Best male athlete: Yao Ming. The Ming Dynasty began with cover stories in USA Today and Sports Illustrated and print ads for ESPN. Doesn't matter how much Yao makes or gets to keep because 100 million viewers in China can't be wrong. Yao's post-up move opens the door for the NBA's massive marketing push in China and better serves Asian consumers across the United States.

Runners-up: Formula One's Michael Schumacher and Brazil's Ronaldo. Schumacher is so dominant in his sport, everybody wants Ferrari to carry extra sandbags during races. Regardless, the German rakes in an estimated $80 million per year in winnings and endorsements. Ronaldo only did what much of the world expected: He led the Brazilians to a World Cup win over the Germans and made Nike look smart in the process.

Best female athlete: Annika Sorenstam. The lanky Swede notched 13 wins in 2002 and certain induction into the World Golf Hall of Fame. To many, she was more dominant than Tiger and more affordable. Endorsement deals with Callaway, Lincoln-Mercury, Ericsson, Rolex and Oakley sunglasses helped keep her visible globally.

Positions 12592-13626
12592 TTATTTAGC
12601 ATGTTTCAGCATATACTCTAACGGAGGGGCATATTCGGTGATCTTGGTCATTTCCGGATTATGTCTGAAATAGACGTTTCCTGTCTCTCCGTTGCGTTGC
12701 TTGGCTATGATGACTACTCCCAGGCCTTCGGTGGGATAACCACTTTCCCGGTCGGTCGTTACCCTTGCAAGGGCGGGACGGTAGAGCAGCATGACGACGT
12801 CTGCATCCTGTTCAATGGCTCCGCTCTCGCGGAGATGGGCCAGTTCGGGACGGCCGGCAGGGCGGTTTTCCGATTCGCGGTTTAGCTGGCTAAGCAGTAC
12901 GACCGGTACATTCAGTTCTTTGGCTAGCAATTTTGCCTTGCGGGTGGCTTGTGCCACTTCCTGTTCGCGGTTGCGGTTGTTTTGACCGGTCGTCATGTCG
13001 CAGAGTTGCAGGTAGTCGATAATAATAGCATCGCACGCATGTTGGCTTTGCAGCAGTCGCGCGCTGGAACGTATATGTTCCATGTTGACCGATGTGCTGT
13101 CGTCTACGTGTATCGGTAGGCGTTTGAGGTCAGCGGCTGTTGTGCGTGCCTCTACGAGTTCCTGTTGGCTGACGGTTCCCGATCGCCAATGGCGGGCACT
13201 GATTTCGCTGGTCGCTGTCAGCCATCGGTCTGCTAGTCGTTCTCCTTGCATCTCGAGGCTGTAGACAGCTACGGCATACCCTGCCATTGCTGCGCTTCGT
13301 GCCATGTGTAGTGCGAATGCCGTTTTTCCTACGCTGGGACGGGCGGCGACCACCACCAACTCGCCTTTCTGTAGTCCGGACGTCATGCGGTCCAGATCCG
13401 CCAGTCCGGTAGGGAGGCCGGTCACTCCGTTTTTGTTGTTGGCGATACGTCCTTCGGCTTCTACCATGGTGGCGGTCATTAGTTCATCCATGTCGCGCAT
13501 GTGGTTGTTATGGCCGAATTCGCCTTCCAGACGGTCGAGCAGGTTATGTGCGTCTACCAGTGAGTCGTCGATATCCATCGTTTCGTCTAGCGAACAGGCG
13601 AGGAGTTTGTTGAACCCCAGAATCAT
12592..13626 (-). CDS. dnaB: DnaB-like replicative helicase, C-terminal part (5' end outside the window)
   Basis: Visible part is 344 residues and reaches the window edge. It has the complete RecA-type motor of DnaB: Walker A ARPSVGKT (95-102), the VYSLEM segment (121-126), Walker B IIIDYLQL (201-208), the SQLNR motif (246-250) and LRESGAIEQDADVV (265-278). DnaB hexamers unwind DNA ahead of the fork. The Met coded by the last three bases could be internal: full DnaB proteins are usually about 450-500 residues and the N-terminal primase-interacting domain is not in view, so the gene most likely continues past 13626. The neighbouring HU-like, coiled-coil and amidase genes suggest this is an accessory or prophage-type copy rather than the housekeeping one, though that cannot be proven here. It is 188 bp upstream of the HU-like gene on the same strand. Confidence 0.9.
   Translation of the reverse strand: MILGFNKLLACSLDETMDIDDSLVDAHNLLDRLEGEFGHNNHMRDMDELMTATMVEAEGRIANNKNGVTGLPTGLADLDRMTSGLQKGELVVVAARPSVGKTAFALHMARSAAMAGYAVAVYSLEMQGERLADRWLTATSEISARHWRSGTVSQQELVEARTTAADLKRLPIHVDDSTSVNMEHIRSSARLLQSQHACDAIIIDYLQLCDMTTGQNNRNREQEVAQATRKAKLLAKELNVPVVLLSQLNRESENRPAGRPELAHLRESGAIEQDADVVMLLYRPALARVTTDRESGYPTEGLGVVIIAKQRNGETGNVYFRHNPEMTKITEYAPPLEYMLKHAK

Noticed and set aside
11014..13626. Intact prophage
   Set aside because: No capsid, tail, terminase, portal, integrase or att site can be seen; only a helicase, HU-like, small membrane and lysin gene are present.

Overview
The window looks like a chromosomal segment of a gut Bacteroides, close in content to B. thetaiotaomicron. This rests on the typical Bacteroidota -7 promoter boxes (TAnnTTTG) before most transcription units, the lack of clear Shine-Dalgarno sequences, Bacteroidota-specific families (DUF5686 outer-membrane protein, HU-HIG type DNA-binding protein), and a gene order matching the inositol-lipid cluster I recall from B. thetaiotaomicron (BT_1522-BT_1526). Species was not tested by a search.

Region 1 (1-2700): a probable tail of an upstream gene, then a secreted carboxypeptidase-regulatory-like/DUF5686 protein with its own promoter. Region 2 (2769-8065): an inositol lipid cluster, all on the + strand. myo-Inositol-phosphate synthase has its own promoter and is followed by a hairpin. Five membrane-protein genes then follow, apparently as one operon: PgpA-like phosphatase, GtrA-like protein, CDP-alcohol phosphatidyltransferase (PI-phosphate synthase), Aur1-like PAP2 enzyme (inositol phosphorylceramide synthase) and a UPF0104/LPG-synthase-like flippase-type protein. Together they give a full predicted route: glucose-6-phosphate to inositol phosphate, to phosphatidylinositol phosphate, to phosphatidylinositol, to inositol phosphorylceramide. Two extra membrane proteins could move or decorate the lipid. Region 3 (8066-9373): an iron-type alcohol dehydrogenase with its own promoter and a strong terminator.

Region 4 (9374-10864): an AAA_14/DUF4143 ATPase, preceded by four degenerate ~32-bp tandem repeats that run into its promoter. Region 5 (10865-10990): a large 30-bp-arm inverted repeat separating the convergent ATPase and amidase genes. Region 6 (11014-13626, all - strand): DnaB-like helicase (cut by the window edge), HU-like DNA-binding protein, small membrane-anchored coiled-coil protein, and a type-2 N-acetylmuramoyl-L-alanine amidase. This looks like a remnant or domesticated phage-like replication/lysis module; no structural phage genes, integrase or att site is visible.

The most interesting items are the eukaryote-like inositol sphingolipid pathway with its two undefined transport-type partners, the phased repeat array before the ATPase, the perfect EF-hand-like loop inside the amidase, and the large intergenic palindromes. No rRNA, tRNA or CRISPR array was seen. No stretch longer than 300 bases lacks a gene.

Runners-up: Janica Kostelic and Serena Williams. Kostelic grabbed three gold medals and one silver for Croatia during the Salt Lake Olympics (the country's entire medal count) and became the first alpine skier ever to win four medals in a single Winter Olympics. Williams won the Italian and French Opens, then Wimbledon before making McDonald's debut with sister Venus and the Hamburglar.

Best sports network: NBC's Telemundo. Under-the-radar network has made decisive moves in basketball ("La NBA en Telemundo") and soccer, the world's two primary sports. Plus, it has a show with the greatest name of all time, "Sports Ya!"